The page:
High blood pressure and trauma are two leading causes. Taking blood-thinning drugs may also increase a person's risk.

Symptoms can vary based on the location of the haemorrhage in the brain, but may include numbness or weakness in part of the face, difficulty speaking or difficulty walking.

Emergency treatment is required for cerebral haemorrhage. It usually involves medication and close monitoring in an intensive care unit. In rare cases, surgery may be required to relieve pressure around the brain.

Stereotactic surgery or stereotaxy is a minimally invasive form of surgical intervention which makes use of a three-dimensional coordinate system to locate small targets inside the body and to perform on them some action such as ablation, biopsy, lesion, injection, stimulation, implantation, radiosurgery (SRS), etc

The unique physiology of children and their medical needs means that the field of Paediatric Neurosurgery is highly specialised and requires significant resources.

Pediatric Neurosurgery is a subspecialty of neurosurgery; which includes surgical procedures that are related to the nervous system, brain and spinal cord; that treats human children with operable neurological disorders.

Our experts specialize in advanced movement disorder and epilepsy treatments such as:

Deep brain stimulation — An effective surgical procedure for involuntary movements and other symptoms associated with Parkinson’s disease and dystonia. UPMC is a leader in treating movement disorders with deep brain stimulation, and now offers both standard and MRI-guided "asleep" DBS, depending on your condition

Adult epilepsy surgery — A potential treatment option for people whose seizures continue after trying at least two different medications.

The trigeminal nerve carries sensation from the face to the brain. It's most common in women aged over 50.

Symptoms range from mild to severe facial pain, often triggered by chewing, speaking or brushing the teeth.

Deep brain stimulation (DBS) is a neurosurgical procedure involving the implantation of a medical device called a neurostimulator (sometimes referred to as a 'brain pacemaker'), which sends electrical impulses, through implanted electrodes, to specific targets in the brain (brain nuclei) for the treatment of movement and neuropsychiatric disorders.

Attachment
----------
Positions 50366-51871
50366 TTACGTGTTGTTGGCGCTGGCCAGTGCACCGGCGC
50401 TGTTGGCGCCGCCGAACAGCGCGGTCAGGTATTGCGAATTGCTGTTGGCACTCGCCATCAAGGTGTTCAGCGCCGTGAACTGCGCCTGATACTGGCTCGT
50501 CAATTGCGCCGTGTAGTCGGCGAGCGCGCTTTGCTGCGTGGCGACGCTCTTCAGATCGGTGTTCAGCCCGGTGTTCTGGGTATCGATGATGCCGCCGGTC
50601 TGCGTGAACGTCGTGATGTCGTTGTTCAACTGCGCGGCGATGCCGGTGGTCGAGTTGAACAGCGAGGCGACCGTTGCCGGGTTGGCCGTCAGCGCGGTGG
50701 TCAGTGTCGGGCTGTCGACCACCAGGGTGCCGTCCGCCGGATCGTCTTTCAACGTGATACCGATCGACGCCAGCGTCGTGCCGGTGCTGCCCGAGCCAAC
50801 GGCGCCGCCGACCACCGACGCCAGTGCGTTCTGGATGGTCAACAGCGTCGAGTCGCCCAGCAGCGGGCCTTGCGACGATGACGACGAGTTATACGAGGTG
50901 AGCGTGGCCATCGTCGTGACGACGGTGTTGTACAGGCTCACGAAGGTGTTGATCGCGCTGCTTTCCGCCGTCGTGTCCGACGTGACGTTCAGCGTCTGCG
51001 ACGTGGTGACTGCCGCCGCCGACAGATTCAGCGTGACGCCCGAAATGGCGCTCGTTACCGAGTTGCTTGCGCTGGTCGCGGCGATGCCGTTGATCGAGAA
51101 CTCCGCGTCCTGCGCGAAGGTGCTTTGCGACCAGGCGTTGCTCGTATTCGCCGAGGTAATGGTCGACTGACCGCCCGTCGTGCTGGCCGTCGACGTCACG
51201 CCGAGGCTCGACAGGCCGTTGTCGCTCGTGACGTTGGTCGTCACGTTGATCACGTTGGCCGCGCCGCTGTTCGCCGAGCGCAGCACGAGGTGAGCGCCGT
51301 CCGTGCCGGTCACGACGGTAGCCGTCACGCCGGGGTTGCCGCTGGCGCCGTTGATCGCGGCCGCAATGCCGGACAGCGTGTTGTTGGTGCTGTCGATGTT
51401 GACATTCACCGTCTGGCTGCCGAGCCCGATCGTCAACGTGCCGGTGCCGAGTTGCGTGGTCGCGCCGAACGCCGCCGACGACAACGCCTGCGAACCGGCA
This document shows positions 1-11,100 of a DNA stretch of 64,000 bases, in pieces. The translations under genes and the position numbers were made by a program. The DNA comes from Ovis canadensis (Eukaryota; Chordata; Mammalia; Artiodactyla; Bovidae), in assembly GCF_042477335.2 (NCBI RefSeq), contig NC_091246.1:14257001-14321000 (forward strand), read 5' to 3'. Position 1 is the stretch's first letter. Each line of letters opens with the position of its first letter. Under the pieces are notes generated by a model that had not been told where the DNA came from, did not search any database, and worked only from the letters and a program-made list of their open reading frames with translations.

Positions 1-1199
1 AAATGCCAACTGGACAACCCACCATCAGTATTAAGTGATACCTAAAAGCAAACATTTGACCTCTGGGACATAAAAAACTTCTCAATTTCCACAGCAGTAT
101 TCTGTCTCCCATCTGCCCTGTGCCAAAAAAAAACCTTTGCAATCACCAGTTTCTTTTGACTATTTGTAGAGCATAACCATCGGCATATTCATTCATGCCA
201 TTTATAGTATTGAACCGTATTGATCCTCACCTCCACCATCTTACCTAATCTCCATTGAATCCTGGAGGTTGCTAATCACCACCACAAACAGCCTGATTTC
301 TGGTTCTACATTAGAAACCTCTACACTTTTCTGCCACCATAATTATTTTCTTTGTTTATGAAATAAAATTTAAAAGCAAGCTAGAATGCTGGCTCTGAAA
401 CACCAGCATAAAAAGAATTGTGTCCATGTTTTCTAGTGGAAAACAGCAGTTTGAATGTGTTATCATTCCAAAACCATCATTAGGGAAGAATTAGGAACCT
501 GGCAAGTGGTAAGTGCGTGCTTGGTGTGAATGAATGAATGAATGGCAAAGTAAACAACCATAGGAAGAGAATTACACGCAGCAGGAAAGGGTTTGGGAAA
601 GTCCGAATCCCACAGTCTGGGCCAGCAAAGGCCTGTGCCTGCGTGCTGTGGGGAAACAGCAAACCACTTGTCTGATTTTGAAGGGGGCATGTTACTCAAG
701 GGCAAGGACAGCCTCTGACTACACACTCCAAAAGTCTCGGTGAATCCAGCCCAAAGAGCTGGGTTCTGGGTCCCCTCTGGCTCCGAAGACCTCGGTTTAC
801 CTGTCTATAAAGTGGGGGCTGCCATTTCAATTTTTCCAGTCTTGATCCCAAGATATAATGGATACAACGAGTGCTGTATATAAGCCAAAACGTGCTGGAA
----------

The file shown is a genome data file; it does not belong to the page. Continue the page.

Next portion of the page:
DBS in select brain regions has provided therapeutic benefits for otherwise treatment-resistant disorders such as Parkinson's disease, essential tremor, dystonia, chronic pain, major depression, and obsessive–compulsive disorder.

In a needle biopsy, a small hole is drilled into the skull and a narrow, hollow needle is placed into the incision to extract a tiny portion of the tumor or tissue.

A stereotactic biopsy uses 3-D imaging technology, as well as data from CT and MRI scans, to examine a tumor or a piece of the brain.

Blood vessels abnormalities in the brain or elsewhere. If untreated, AVMs can rupture, causing life-threatening bleeding. Interventional radiologists can often treat these abnormalities without surgery by guiding thin catheters to the site and injecting a substance that blocks the supply of blood to the affected blood vessels.

Opening of blocked / narrow arteries and veins done by balloon catheter

Uses a stent (small metal tube) to open up blocked bile ducts and allow bile to drain from the liver done for Jaundice.

Internal bleeding of an artery can be stopped with a pin hole approach and without scar within a short time, prevening major surgery in life threatening situations. Done for any vessel in the body.

Delivery of cancer-fighting agents directly to the site of a cancer thereby increasing the drug load at the cancer site for better cure and early recovery. Done for liver cancers.